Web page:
From Meredith to Mulligan via Moore


U 14.1486: Mummer's wire. Cribbed out of Meredith.

Around noon on 16 June Buck Mulligan and Haines are thirstily waiting in The Ship on Lower Abbey Street for Stephen Dedalus, who is supposed to bring “four shining sovereigns” from his “school kip” that will allow them to have “a glorious drunk”. But Stephen harbours a grudge against Mulligan and sends him a put-off in the form of a puzzling telegram:

 The sentimentalist is he who would enjoy without incurring the immense debtorship for a thing done.1

     The epigrammatic choice of words suggests that this is a quotation, supposed to remind Mulligan of his offensive remark on the occasion of Stephen’s mother’s death, but neither Mulligan nor Haines seem to recognize its source, and when the Buck reads it out to the assembled scholars in the librarian’s office of the National Library in the early afternoon obviously none of them can identify it either.

     Late at night in Burke’s pub, however, Mulligan is suddenly able to tell his audience of fellow medicals and Stephen Dedalus that it is “Cribbed out of Meredith” - in fact from The Ordeal of Richard Feverel.

     Actually Stephen is manipulating a quotation from Sir Austin Feverel's "Pilgrim's Scrip", a parody of Old-Testament-style proverbs:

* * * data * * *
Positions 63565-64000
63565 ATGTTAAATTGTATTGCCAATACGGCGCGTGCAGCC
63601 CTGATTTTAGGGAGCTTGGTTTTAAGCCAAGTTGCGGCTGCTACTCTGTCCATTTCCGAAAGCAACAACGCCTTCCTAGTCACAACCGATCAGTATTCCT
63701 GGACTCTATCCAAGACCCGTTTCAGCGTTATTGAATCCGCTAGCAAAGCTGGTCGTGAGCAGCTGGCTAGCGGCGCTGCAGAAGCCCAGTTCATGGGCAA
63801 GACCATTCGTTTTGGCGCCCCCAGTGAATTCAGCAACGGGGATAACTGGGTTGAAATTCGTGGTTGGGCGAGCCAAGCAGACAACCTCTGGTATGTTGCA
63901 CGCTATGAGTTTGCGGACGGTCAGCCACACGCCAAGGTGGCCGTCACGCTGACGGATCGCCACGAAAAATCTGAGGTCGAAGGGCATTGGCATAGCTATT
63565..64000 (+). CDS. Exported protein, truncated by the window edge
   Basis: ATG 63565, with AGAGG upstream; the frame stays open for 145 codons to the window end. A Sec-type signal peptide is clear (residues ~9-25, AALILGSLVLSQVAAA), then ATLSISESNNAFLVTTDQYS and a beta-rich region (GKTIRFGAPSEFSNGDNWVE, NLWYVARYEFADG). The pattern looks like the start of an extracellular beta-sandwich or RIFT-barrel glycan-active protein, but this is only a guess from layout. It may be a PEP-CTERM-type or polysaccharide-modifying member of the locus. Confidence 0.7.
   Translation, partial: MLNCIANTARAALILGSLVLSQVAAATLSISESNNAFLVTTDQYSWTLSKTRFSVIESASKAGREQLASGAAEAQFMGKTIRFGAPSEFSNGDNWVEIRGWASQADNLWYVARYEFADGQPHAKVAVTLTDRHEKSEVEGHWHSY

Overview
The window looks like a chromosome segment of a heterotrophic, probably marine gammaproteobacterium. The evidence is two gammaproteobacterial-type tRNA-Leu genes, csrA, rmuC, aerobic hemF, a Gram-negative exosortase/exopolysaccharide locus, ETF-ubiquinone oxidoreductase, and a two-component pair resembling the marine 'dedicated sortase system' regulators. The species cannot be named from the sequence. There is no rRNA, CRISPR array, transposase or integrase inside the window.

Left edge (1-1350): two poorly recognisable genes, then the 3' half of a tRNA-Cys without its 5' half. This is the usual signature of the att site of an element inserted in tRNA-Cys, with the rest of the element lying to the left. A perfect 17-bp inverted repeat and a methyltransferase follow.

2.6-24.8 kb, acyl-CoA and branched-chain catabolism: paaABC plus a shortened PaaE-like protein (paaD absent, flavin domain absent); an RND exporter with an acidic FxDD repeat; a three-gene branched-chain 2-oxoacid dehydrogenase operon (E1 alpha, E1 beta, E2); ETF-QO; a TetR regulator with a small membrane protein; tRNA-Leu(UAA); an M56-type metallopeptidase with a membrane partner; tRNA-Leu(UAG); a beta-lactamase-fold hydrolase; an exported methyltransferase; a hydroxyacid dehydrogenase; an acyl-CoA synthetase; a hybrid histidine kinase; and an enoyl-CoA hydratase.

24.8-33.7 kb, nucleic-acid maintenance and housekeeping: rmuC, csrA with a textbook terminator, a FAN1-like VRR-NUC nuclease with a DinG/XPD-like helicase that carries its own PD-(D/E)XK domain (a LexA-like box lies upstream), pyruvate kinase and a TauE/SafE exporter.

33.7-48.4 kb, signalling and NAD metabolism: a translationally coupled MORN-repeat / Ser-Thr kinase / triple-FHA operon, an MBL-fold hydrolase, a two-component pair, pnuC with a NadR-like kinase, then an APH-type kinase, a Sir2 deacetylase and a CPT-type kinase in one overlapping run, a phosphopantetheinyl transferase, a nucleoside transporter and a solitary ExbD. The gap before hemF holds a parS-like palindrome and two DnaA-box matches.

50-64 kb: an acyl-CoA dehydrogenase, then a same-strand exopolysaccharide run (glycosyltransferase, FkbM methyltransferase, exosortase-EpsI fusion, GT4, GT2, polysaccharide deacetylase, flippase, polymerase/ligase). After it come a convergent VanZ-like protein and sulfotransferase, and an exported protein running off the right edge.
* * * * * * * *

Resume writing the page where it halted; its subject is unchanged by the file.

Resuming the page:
"Sentimentalists", says The Pilgrim's Scrip, "are they who seek to enjoy without incurring the Immense Debtorship for a thing done."

     Meredith distanced himself from it:

It is hard on me that the Scrip should be laid to my charge. These aphorisms came in the run of the pen, as dramatizings of the mind of the System-maker. I would not have owned to half a dozen of them. (Letters (1970), vol. 3, p. 1478)

An attentive reader of Ulysses may well speculate that as Mulligan has just arrived from George Moore’s literary soirée, to which he, but not Stephen, has been invited, he found the necessary enlightenment there. This is all the more plausible as George Moore was an avid reader and commentator of Meredith’s work. A long passage in his Confessions of a Young Man deals with Meredith’s style, and at one instance he even paid a visit to the celebrated writer.2

     An early draft of the Oxen of the Sun episode at Cornell turns this speculation into fact. Here the passage clearly identifies the person who knew the quote from Meredith:

The peerless mummer’s telegram. Cribbed out of Meredith, Moore says decked you.

     In a rather subtle change Joyce did away with the direct reference to Moore and hid it behind the sophisticated announcement:

Mummer’s wire. Cribbed out of Meredith. (U 14.1486)

which hints at Moore through the title of his novel A Mummer’s Wife (1885).3

Harald Beck

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1 For a discussion of Meredith’s changes to the passage in different editions see Hugh Kenner, Ulysses, London 1980, p. 42, footnote 2.
2 Confessions of a Young Man (London 1916), p. 159-62.
3 James Joyce Archive, vol. 14, p. 136.